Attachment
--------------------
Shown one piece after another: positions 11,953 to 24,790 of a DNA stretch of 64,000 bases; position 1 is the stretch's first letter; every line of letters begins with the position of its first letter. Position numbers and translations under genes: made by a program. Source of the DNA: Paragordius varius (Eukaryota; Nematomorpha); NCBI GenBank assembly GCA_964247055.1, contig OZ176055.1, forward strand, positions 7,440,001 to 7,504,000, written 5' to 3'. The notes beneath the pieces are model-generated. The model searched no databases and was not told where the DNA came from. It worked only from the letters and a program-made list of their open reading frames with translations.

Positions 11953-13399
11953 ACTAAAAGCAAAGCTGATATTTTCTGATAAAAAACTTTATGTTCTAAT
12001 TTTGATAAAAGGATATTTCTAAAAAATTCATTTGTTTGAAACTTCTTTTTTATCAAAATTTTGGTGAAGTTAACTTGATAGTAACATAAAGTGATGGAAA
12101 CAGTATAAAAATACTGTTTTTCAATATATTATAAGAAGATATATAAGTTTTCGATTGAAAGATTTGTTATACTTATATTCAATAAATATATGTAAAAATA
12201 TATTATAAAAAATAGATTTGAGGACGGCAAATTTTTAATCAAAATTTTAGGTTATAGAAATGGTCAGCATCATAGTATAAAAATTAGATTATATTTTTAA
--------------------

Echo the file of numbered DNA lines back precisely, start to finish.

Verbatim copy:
Shown one piece after another: positions 11,953 to 24,790 of a DNA stretch of 64,000 bases; position 1 is the stretch's first letter; every line of letters begins with the position of its first letter. Position numbers and translations under genes: made by a program. Source of the DNA: Paragordius varius (Eukaryota; Nematomorpha); NCBI GenBank assembly GCA_964247055.1, contig OZ176055.1, forward strand, positions 7,440,001 to 7,504,000, written 5' to 3'. The notes beneath the pieces are model-generated. The model searched no databases and was not told where the DNA came from. It worked only from the letters and a program-made list of their open reading frames with translations.

Positions 11953-13399
11953 ACTAAAAGCAAAGCTGATATTTTCTGATAAAAAACTTTATGTTCTAAT
12001 TTTGATAAAAGGATATTTCTAAAAAATTCATTTGTTTGAAACTTCTTTTTTATCAAAATTTTGGTGAAGTTAACTTGATAGTAACATAAAGTGATGGAAA
12101 CAGTATAAAAATACTGTTTTTCAATATATTATAAGAAGATATATAAGTTTTCGATTGAAAGATTTGTTATACTTATATTCAATAAATATATGTAAAAATA
12201 TATTATAAAAAATAGATTTGAGGACGGCAAATTTTTAATCAAAATTTTAGGTTATAGAAATGGTCAGCATCATAGTATAAAAATTAGATTATATTTTTAA